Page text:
Tag Archives: Cleveland

If You Are Transfixed…There Are Good Reasons For That: Hyper-Rationality in Cleveland

The discovery that three women, all of whom had gone missing a decade ago from their neighborhoods in Cleveland, had spent that time enslaved to a seemingly average middle-aged man has dominated the news cycle since Amanda Berry’s brave escape with her six year old child on Monday. Her first act of freedom was to borrow a phone from a neighbor to call the police, ending their imprisonment and leading to the arrest of the suspected perpetrator.

The man who imprisoned Amanda Berry, Gina DeJesus and Michelle Knight ruled his house like a tyrant, but appeared to be an average guy. If he had the intelligence and opportunity to control a country he would have been the equivalent of today’s most most malevolent dictators, characters like Hussein, Ghaddafi, and Kim Jong Il. All of these men were socially adept–charasmatic even. They also all routinely committed atrocities.

Knowing that these men could or do control nuclear arsenals provokes a heightened level of threat perception because they might actually be crazy enough to carry out a nuclear attack. As a result there has been a healthy debate about whether or not they are “rational” or “irrational” actors. However, there is another possibility: We perceive them as irrational precisely because they actually approximate the rational ideal. They are hyper-rational because they lack the capacity for empathy. There is something about their rational pursuit of self-interest that is actually inhuman.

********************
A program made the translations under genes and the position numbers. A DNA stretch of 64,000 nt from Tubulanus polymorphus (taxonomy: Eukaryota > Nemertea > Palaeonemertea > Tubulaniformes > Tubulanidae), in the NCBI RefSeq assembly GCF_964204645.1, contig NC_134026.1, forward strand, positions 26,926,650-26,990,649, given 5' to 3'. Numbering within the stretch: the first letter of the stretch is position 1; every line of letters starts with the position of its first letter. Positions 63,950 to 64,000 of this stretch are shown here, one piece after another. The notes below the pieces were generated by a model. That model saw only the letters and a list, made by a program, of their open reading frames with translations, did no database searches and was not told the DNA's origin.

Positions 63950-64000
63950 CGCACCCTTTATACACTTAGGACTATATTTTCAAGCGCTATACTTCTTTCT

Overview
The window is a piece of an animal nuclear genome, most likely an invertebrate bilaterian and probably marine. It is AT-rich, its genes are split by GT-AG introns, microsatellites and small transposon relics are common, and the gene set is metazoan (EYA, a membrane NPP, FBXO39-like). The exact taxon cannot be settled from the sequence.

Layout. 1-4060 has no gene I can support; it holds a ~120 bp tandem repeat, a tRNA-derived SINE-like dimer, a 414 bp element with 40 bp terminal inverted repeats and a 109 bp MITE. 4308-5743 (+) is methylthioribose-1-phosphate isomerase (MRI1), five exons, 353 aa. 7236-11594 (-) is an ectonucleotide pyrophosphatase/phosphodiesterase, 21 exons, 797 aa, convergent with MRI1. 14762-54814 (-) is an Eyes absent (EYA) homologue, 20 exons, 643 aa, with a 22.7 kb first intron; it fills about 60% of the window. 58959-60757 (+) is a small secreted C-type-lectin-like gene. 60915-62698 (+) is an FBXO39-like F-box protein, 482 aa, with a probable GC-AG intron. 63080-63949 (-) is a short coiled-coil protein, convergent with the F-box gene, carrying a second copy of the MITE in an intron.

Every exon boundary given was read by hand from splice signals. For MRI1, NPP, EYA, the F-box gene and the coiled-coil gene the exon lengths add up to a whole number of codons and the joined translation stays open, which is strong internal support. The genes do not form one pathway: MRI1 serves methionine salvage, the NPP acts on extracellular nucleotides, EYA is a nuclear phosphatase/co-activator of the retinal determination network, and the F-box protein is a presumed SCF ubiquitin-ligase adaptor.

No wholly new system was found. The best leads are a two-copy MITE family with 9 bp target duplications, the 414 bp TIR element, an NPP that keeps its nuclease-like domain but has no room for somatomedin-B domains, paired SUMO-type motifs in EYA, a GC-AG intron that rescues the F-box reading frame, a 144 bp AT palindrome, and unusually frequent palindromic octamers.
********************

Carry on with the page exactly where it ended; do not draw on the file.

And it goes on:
He Had to Have Two Personalities
The 24 hour news cycle has picked up this story and is providing a constant stream of information and commentary, which is no surprise because the narrative is transfixing. It has all the elements of a procedural crime drama like Law & Order, Cold Case or CSI. It involves everyday people caught up in an extraordinary series of events, at the center of which is an unthinkable act carried out by an evil-doer masquerading as “one of us.”

Neighbors reported that the perpetrator appeared to be a “regular joe.” He played bass in local Latin bands and made small talk with them. He drove a school bus and was known to offer kids rides to the park on his bike. He had a Facebook page where he thanked god for the beautiful day.

Even though Grimalda Figueroa divorced him back in 1996 after he beat her repeatedly, no one suspected the extent of what he was capable of when there wasn’t anyone looking. Learning his secret came as a shock. How could someone other’s expereinced as normal turn out to be such a monster? It just didn’t make sense.

Trying to reconcile this kind of extreme asocial behavior with the image of someone who appears to understand basic social norms and rules is not easy. We want to think of these people as different from us in a fundemtal sense. As the perp’s uncle put it, “He had to have two personalities.” There had to be something more about him that makes him irrational, unpredictable, and crazy.